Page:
The Bloggers Association of Kenya (BAKE) case that challenged Kenya's Computer Misuse and Cybercrimes Act 2018 has been dismissed by James  Makau, a High Court Judge  in Kenya. Justice Makau declared that the Computer Misuse and Cybercrimes Act 2018 law is valid in its entirety.

While handing down the judgement, Justice Makau stated that the 26 sections of the Act that were contested by BAKE were constitutional.

"We went to court because we were concerned that several provisions of the new law were unconstitutional and constituted an infringement on fundamental freedoms. In our opinion, 26 sections of the law threatened the freedom of opinion, freedom of expression, freedom of the media, freedom and security of the person, right to privacy, right to property and the right to a fair hearing. This ruling is a blow to digital rights in Kenya, especially freedom of expression and freedom of the media," reads a statement by BAKE.

Fighting for freedom of expression in Kenya

BAKE along with the Kenya Union of Journalists (KUJ) challenged the Computer Misuse and Cybercrimes Act 2018 because they believed it would have serious implications for freedom of expression, freedom of the media and freedom of information once it is enforced.

During 2018, 26 sections of the Act were suspended following BAKE's petition. The 26 sections of the Computer Misuse and Cybercrimes Act that were suspended were:

Section 5 – Composition of the National Computer and Cybercrimes Coordination Committee
Section 16- Unauthorised interference
Section 17- Unauthorized interception
Section 22 – False publications
Section 23 – Publication of false information
Section 24- Child pornography
Section 27 – Cyber harassment
Section 28 – Cybersquatting
Section 29 – Identity theft and impersonation
Section 31 – Interception of electronic messages or money transfers
Section 32 – Willful misdirection of electronic messages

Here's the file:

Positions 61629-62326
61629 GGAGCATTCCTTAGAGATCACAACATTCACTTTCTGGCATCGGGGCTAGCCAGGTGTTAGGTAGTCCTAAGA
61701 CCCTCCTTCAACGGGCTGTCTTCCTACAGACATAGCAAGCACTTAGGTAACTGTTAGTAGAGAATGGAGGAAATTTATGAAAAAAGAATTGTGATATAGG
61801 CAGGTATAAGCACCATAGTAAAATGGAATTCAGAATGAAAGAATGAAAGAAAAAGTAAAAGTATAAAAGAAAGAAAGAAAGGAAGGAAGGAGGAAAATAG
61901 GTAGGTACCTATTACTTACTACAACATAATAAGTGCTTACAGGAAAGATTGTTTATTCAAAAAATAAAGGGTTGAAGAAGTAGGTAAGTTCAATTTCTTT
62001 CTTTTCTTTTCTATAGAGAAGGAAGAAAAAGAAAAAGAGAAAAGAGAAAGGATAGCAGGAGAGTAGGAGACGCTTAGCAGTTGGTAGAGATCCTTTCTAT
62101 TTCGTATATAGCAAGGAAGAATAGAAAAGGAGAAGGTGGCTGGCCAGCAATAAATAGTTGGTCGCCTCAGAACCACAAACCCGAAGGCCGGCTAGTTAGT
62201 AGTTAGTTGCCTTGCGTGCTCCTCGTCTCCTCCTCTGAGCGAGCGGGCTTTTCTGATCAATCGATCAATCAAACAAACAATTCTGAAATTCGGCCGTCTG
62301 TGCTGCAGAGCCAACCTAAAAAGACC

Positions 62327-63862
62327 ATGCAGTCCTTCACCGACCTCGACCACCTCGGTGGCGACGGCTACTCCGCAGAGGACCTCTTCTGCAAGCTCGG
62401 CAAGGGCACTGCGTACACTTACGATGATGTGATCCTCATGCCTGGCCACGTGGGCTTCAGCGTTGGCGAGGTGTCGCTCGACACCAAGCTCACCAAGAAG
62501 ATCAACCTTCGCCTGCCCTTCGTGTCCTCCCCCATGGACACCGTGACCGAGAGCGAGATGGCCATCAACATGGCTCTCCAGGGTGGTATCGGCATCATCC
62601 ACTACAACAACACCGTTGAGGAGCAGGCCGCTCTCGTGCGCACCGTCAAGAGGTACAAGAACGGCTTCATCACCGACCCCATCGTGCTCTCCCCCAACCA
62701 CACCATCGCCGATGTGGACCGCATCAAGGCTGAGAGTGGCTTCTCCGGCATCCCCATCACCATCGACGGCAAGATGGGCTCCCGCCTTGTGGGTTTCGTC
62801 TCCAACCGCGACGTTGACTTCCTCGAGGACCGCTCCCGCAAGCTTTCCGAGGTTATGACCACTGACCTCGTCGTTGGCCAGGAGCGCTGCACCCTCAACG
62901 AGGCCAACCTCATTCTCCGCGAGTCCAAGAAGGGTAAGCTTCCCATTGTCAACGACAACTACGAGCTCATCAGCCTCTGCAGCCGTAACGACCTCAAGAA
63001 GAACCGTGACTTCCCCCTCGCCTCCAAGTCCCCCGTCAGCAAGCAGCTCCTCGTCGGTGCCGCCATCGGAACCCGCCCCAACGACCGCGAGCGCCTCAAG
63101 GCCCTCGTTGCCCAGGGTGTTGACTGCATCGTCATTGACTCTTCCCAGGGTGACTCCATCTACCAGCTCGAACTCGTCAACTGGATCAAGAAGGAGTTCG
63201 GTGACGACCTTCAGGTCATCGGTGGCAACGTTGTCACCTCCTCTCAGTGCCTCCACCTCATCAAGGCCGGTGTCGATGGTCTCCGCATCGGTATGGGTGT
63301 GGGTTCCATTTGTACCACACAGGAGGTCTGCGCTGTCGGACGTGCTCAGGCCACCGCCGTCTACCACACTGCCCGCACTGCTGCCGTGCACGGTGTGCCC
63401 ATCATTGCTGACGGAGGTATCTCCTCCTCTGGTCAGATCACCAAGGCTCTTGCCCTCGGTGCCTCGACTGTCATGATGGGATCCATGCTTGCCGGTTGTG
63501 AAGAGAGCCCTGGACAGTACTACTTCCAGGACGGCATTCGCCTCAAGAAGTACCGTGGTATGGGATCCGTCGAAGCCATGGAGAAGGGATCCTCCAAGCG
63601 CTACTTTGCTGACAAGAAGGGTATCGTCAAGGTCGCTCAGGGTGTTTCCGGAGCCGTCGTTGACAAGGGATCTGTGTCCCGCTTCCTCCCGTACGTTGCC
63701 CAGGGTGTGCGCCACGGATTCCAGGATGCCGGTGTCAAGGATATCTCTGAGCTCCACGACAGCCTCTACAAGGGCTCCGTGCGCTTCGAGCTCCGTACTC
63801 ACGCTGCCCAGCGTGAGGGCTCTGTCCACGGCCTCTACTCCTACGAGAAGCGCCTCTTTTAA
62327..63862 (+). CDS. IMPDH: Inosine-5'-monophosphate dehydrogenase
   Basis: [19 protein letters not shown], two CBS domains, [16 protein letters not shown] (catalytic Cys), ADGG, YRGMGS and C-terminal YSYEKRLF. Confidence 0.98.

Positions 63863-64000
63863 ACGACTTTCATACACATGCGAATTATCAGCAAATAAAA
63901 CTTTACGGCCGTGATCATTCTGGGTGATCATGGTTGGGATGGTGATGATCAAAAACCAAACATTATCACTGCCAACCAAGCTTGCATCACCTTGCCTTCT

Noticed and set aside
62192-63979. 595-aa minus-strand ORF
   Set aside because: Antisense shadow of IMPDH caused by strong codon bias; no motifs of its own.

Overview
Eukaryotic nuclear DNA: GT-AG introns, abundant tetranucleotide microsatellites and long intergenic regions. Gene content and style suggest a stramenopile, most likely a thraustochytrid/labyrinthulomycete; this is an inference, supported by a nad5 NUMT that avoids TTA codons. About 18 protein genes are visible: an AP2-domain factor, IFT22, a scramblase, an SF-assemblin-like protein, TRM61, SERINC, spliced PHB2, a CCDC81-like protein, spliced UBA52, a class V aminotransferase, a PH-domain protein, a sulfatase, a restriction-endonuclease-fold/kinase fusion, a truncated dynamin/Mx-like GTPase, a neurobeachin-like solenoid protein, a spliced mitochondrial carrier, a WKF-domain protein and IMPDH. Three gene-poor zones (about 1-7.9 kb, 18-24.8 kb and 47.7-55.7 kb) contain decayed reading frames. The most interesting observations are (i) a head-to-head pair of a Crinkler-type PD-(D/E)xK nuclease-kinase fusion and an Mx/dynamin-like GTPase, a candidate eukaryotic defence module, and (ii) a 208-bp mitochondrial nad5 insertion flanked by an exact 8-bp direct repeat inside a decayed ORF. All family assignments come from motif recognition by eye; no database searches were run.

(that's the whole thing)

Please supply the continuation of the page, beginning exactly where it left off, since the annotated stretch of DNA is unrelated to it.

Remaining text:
Section 33 – Cyber terrorism
Section 34 – Inducement to deliver electronic message
Section 35- Intentionally withholding message delivered erroneously
Section 36 – Unlawful destruction of electronic messages
Section 37- Wrongful distribution of obscene or intimate images.
Section 38- Fraudulent use of electronic data
Section 39- Issuance of false e-instructions
Section 40- Reporting of cyber threat
Section 41- Employee responsibility to relinquish access condes
Section 48 – Search and seizure of stored computer data
Section 49 – Record of and access to seized data
Section 50 – Production order
Section 51- Expedited preservation and partial disclosure of traffic data
Section 52 – Real-time collection of traffic data
Section 53- Interception of content data

The latest pronouncement by Kenya's High Court can be seen, as BAKE has alluded before, as a big blow to freedom of speech and freedom of the media in Kenya. The biggest worry, and as has been sometimes demonstrated in previous years by Kenya's government, is that the authorities are looking to clamp down on freedom of speech online. As such, this Act gives them many angles and methods from which to stifle freedom of expression especially on the Internet.

The Cybercrimes Law was signed into law by President Uhuru Kenyatta on 16th May 2018. In the same month, we filed a case (petition 206 of 2018) challenging the constitutionality of 26 sections of the Cybercrimes Act. In the case, we sued the Attorney General, Speaker of the National Assembly, Inspector General of Police, and the Director of Public Prosecutions (DPP). Article 19 and the Kenya Union of Journalists (KUJ) were enjoined in the case.

"We intend to appeal this decision immediately," concludes the statement by BAKE.

Share this article via: